Raymond Douglas Bradbury was born on August 22, 1920, in Waukegan, Illinois, to Leonard Spaulding and Esther Moberg Bradbury. He began his writing career while still a teenager, publishing Futuria Fantasia, a fan magazine. His first professional sale, the short story “Pendulum,” appeared in the November 1941 edition of Super Science Stories.
After working as a newsboy from 1940 until 1943, Bradbury turned to a full-time writing career. During the 1940s his work was published in several science-fiction magazines, including Weird Tales.
The 1950s and early 1960s proved to be Bradbury’s most productive time as a fiction writer. Published in 1950, his first short story collection, The Martian Chronicles, achieved enormous popularity. Several more collections followed; The Illustrated Man, The Golden Apples of the Sun, A Medicine for Melancholy, and The Machineries of Joy were among the most successful. He also published three novels-Fahrenheit 451, Dandelion Wine, and Something Wicked This Way Comes. He served as president of the Science Fantasy Writers of America (1951-1953) and as a member of the Screen Writers Guild board of directors (1957-1961).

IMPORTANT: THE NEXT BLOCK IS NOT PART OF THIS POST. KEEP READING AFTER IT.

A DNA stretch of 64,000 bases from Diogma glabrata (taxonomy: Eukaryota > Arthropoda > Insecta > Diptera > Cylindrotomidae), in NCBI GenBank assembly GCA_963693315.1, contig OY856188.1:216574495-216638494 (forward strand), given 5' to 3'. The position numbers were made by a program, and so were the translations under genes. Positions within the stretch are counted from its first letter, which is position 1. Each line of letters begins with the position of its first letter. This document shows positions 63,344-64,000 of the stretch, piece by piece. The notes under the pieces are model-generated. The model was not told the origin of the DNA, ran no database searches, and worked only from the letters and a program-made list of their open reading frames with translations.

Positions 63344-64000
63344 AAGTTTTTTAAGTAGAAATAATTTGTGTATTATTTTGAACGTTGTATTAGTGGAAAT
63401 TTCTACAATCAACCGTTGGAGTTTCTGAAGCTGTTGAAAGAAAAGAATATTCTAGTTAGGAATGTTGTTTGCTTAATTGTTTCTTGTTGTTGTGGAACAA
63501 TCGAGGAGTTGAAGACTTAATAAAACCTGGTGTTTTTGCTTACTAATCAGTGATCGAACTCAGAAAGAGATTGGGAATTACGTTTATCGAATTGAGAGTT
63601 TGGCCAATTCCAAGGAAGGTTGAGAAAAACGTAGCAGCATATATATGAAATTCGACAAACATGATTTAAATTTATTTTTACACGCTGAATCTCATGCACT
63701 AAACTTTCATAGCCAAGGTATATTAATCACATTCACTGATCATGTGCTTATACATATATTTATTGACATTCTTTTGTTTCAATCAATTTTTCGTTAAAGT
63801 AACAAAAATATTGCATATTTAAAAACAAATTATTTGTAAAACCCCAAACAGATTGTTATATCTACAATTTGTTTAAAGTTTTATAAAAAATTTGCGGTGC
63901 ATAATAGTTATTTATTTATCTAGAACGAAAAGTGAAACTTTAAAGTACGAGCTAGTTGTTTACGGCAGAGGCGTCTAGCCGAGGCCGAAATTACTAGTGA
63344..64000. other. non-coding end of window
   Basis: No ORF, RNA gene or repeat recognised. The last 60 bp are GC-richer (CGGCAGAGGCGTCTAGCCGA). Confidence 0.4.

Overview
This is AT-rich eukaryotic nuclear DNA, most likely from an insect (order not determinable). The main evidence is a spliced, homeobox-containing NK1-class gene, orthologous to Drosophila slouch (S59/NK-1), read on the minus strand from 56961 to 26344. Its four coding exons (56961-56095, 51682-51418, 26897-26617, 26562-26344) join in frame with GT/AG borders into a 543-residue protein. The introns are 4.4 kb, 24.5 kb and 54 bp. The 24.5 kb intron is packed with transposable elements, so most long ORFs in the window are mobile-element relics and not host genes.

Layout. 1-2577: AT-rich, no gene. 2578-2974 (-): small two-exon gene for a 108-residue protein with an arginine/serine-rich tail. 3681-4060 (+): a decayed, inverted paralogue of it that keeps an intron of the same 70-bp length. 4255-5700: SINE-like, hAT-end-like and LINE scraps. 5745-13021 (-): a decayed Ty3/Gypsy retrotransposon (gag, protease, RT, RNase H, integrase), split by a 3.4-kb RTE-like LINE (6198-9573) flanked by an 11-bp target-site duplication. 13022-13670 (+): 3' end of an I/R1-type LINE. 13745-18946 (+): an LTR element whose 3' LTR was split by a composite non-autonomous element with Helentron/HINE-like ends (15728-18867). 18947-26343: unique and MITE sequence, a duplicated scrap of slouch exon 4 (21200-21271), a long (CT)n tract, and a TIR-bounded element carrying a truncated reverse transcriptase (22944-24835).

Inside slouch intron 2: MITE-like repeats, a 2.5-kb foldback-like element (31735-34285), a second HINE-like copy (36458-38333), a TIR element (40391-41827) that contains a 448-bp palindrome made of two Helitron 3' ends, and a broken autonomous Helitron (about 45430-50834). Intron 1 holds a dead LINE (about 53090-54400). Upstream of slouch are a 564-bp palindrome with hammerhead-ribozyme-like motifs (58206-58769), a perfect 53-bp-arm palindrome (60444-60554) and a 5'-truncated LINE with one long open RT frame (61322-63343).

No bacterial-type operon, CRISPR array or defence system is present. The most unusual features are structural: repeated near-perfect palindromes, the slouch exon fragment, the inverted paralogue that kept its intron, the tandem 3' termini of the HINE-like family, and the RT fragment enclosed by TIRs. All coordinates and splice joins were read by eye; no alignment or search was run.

From the mid-1960s, Bradbury concentrated his literary efforts on drama and poetry. He achieved a modicum of success with his drama; several of his plays-including The Anthem Sprinters and Other Antics (1963), The World of Ray Bradbury (1964), and Leviathan 99 (1972)-were staged in Los Angeles or New York.